Companies such as BlueKai or MediaMath rely on cookies to acquire as much data about their website visitors as possible.
For example, a person visits their favorite sports news website, then proceeds to check a blog on high-end cars, and makes a big purchase on an eCommerce website.
This creates a high-income luxurious sports car enthusiast profile for an automotive brand.
Keyword (Search Intent) Targeting
People mostly associate search intent with SEO optimization. However, the keywords that you input in your search engines are also data for targeted advertising.
Search engine ad platforms will consider these keywords when displaying ads in the future. Hence there’s so much “bidding” on keywords going on in pay-per-click advertising.
But more on that later.
Different Platforms For Targeted Ads
As you know, there’s no scarcity of advertising channels in digital marketing. You just have to know how to pick the most profitable ones.
Paid Social Targeted Advertising
Social media has some of the most sophisticated tools when it comes to targeting.
For instance, Facebook (the undisputed king of paid social advertising) offers various targeting options for its near-3 billion active user base.
You can easily target any of the above types while also creating custom targeting lists, focusing on website visitors or similar (lookalike) audiences.
Need help creating, optimizing, and managing Google ads?
Meticulous data tracking combined with detailed analytics provides a fruitful playground for digital advertisers.
Using this information properly can help you optimize your campaigns and increase conversions while lowering the price.
Other social media platforms like Instagram (a part of FB), Snapchat, TikTok, Pinterest, and others offer similar tracking and optimization capabilities.
PPC Advertising (Search Engine Ads)
Search engines like Google and Bing are advertising powerhouses. They provide numerous ways to get your product or service in front of your prospects.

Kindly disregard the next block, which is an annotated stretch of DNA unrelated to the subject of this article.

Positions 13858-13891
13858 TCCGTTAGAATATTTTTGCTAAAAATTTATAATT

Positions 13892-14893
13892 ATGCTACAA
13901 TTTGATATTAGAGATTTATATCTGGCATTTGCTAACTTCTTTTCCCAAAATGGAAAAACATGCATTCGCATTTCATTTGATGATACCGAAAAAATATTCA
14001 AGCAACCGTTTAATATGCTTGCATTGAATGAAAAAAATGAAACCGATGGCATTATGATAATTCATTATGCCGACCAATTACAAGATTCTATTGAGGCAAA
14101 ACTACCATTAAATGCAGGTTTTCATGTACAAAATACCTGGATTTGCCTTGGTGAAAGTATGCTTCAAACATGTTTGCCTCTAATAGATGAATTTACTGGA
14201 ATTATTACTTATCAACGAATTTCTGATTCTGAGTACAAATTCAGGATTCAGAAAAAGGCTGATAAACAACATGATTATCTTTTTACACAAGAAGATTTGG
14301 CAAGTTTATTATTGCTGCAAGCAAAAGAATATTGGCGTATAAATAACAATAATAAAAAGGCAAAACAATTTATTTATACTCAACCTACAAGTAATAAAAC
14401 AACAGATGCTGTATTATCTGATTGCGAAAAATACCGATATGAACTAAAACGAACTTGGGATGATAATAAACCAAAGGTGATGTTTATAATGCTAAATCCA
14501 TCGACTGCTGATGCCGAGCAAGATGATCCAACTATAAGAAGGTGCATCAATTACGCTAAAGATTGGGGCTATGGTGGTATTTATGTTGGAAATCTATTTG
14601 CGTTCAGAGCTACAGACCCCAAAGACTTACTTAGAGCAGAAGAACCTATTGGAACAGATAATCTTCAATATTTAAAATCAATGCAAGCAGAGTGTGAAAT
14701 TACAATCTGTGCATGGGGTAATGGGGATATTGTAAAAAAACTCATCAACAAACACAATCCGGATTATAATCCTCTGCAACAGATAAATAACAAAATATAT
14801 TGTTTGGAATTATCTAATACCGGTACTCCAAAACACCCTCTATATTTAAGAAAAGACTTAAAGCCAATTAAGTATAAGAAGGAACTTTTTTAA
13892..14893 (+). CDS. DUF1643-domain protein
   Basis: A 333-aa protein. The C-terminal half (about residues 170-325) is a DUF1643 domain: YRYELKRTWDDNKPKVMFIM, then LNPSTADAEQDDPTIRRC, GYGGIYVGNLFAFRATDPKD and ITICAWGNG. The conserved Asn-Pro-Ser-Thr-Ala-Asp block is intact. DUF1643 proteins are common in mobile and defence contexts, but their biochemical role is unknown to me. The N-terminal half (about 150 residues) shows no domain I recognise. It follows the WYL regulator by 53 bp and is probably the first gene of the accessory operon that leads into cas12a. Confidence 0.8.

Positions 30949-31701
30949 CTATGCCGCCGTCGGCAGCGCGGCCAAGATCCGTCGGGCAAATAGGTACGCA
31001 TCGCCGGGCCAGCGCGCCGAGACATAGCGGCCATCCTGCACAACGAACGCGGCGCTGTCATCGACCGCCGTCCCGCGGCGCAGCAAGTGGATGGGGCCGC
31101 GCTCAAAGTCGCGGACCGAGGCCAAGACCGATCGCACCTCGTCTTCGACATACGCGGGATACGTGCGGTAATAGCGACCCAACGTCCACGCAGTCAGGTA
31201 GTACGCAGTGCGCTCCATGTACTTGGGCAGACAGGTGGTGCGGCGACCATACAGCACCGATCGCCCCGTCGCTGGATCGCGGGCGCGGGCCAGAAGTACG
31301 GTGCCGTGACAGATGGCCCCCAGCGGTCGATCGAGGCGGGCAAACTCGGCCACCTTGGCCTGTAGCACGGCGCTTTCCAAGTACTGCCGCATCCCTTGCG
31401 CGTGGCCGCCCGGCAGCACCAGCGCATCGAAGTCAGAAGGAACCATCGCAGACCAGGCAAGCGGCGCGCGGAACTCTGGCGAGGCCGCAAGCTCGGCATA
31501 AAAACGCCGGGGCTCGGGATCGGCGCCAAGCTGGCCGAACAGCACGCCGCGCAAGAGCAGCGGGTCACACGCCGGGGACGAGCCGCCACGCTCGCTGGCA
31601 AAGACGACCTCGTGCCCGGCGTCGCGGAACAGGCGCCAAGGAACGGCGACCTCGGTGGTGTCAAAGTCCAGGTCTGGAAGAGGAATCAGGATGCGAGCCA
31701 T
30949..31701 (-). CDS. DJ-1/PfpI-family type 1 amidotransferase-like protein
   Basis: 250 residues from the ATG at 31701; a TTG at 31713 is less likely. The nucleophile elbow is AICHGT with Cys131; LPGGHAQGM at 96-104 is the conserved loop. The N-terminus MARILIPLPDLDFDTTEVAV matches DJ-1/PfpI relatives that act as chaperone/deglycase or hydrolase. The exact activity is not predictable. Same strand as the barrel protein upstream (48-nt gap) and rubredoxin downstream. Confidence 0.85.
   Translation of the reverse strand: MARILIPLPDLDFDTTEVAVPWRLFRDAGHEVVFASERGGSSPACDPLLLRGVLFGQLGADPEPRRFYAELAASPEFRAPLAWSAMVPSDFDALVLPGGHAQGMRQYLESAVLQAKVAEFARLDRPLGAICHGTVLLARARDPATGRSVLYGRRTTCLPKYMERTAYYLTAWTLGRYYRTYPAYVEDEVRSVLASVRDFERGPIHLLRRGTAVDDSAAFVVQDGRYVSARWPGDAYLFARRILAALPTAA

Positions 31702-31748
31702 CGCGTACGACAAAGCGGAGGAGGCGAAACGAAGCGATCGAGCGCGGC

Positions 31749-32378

Search ads (based on search intent) are focused on your search intent and usually show up first on the results page.
There are also display ads that will show up in various hotspots on the website and video ads (don’t forget that Google owns YouTube). And that’s just the tip of the iceberg.
Because of all these different targeting options, PPC is regarded as one of the most effective advertising types.
Content Discovery & Native Targeted Advertising
Discovery platforms such as Taboola provide ad placements on influencer publisher websites.
These platforms will usually promote your content alongside organic articles in the “recommended for you” section.
Native ads’ appearance doesn’t differ much from the other suggested posts on the page, hence the “native” name.
Like Google display ads, these ads will use tracking data to find their way to the right audience.
Time to Hit the Bullseye
Targeted advertising is the most efficient and quick way to start getting conversions and grow your brand.
However, don’t rush into it just because you think it’s a certified ROI.
Make sure you first research your market as much as possible and create your ideal customer avatar.
Only after you know who to target should you start running and optimizing your campaigns for best results.
If you’re unsure how to start your targeted campaigns, feel free to reach out. After a decade in paid advertising, we’ve reached Hawkeye’s level of precision. 🏹
Also, if you have any questions regarding your campaigns (things are still a bit messy post-iOS), feel free to ask us or leave a comment below. We respond to each one, you know.
Yes, targeted advertising is good. It’s one of the most efficient, cost-effective, and predictable forms of advertising.
However, the ethical question of targeted advertising is still up in the air. Hopefully, future regulations and technical advancements will find a balance between user privacy and accurate targeting.
Targeted advertising relies on data tracking.
The internet will pick up all your online behavior: websites that you visit, search queries, social media info, engagement, and form your user avatar.
Advertising companies will use that data to target you with the best possible ads.
A targeted ad is an ad tailored to specific users whose online behavior matches the brand’s ideal customer avatar.
For example, if you’ve spent some time browsing the best headsets to buy, you’ll likely see a headset brand advertised on your social media feed or Google.